Many runners only focus on their lower body when strength training, but the upper body is important as well! It helps with posture, breathing, and more efficient running. Push exercises are exactly how they sound- they involve pushing. This can be push-ups, bench presses, shoulder presses, or a variety of exercises using a TRX or cables. Push-ups are a great push exercise because they work so many muscles at once, including your core, and you don’t need any equipment! If you are working on improving your push-ups you can record yourself doing them so you can make sure you are using proper form.
The pulling movement pattern works opposing muscles to the pushing movement. It’s important to do both of these movements to prevent imbalances. I find that exercises like rows are great for runners because they really help with posture muscles that are often overlooked in training. You can do dumbbell rows, incline rows with a TRX, or cable pulls. If you are able to work on pull-ups that is a great exercise as well.
Other important movements
The strength training program that I have followed for several years now had the above movement patterns as well as a few others that are focused on the core/stability/anti-rotation. I am putting them all in one category but I don’t want to call this “core” because that’s not a movement. Instead you can think of it as movements that encourage you to stabilize through the core. For example, if you do a plank and you lift your arm, you are forcing your core to stabilize to keep your body from moving too much (anti-extension).
Anti-rotational movements are also really important. These help us from rotating too much when we run which can use alot of energy or lead to back injuries. (Also, having enough mobility in the hips helps to prevent the low back from moving too much to compensate). One of my favorite exercises is the pallof press. There are many variation of this exercise but the main idea is that you are pushing a band and not allowing your body to turn or rotate as you move your arms.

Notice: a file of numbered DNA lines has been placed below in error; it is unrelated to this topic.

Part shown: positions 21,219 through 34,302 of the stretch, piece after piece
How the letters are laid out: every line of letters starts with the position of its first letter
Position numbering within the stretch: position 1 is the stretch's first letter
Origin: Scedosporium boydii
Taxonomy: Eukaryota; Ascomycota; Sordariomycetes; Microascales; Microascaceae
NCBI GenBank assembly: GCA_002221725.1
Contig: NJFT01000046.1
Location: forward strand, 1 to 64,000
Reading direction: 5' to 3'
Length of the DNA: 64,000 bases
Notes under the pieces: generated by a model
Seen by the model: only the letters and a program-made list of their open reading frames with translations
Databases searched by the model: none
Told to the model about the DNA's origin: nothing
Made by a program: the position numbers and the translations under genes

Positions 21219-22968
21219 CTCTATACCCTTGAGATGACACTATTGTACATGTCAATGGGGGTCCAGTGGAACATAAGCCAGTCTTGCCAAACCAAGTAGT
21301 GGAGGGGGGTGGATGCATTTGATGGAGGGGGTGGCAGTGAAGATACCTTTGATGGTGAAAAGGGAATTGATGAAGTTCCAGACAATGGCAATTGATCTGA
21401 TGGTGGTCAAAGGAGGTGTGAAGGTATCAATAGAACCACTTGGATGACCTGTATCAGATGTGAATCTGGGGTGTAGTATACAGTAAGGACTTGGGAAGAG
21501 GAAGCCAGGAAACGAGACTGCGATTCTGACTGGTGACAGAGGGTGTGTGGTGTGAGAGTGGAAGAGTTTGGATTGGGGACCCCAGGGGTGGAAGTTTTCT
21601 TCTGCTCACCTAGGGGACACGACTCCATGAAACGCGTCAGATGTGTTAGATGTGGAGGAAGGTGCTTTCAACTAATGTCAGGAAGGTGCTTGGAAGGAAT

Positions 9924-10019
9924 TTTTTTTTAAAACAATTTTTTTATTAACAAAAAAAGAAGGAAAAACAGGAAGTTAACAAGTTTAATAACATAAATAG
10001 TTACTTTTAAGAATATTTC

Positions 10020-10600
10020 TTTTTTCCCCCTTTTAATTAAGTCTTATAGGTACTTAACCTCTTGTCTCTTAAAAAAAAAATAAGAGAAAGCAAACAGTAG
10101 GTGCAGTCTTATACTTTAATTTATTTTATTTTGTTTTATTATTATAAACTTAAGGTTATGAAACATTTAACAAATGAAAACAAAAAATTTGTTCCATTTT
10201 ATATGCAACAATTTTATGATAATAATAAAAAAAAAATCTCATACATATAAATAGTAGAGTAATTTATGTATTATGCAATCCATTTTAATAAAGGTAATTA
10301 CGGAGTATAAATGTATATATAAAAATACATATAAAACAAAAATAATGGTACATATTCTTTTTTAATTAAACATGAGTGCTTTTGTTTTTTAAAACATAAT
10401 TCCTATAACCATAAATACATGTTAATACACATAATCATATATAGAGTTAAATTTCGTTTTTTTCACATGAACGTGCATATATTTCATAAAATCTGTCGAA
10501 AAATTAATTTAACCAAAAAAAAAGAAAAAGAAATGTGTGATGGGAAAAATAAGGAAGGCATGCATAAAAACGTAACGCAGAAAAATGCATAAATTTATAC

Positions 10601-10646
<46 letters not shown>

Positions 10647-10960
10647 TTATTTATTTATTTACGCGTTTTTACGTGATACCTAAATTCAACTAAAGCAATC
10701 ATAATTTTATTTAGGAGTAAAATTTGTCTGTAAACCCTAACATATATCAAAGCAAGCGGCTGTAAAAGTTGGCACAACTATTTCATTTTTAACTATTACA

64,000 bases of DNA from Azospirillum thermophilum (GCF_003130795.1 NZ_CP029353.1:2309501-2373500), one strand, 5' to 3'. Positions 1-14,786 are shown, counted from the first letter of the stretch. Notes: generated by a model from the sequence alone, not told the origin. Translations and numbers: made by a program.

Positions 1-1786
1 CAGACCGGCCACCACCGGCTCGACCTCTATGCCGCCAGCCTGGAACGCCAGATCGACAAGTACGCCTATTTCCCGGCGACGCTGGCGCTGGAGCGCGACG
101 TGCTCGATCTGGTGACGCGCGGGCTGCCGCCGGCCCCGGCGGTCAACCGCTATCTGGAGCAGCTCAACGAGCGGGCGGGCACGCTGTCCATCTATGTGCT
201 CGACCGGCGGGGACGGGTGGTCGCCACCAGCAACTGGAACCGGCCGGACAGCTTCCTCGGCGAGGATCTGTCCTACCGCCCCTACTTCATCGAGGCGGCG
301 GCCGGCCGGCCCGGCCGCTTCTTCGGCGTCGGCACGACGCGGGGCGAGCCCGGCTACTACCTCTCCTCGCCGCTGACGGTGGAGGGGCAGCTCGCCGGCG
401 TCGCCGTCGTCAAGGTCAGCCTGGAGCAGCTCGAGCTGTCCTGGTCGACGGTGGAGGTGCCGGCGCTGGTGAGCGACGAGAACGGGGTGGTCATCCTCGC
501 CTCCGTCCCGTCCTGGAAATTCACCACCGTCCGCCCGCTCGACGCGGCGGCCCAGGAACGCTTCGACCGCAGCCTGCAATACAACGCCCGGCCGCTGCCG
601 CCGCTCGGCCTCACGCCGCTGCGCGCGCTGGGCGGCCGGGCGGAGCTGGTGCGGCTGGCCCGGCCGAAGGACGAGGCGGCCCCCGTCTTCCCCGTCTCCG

Finally, there are carries/locomotion exercises. This is where you walk while holding a weight in various positions. A farmer carry is when you carry weights in each hand by your side. You can also do the farmer carry just with weight in one hand. From there you can progress to holding the weight above your head, by your chest, or mixed (one up in the air, one down by your side). Again, focus on getting the basic exercise down with good form first. Once you have good form in place you can really use some heavy weights with these. They are great for encouraging good movement patterns and strengthening the postural muscles.
Final thoughts on Movement Patterns for Runners
One thing I want to suggest, especially if this seems overwhelming/confusing to you, is to consider working with a strength coach. It doesn’t even need to be long term. There are coaches available who can watch your movement patterns and then make recommendations for where you should begin with strength training. Once they get you started and you know you are doing the right exercises and using proper form, you can either continue working with a coach or move on to doing your own training.
Around 2016-2019 I worked with Drew for almost 3 years. When I got started I recorded myself doing a set of exercises and then he created 6 week workout plans for me. I also worked with Mary of Lift Run Perform in 2020-2021. For the last year or so I’ve been back to creating my own programs again, but I am sure I will turn back to the professionals at some point again.
The bottom line is: runners need to strength train! Find what works for you, keep it simple and stay consistent.
What kind of strength training do you do?
Do you focus on movement patterns or specific exercises?
Ever work with a strength coach?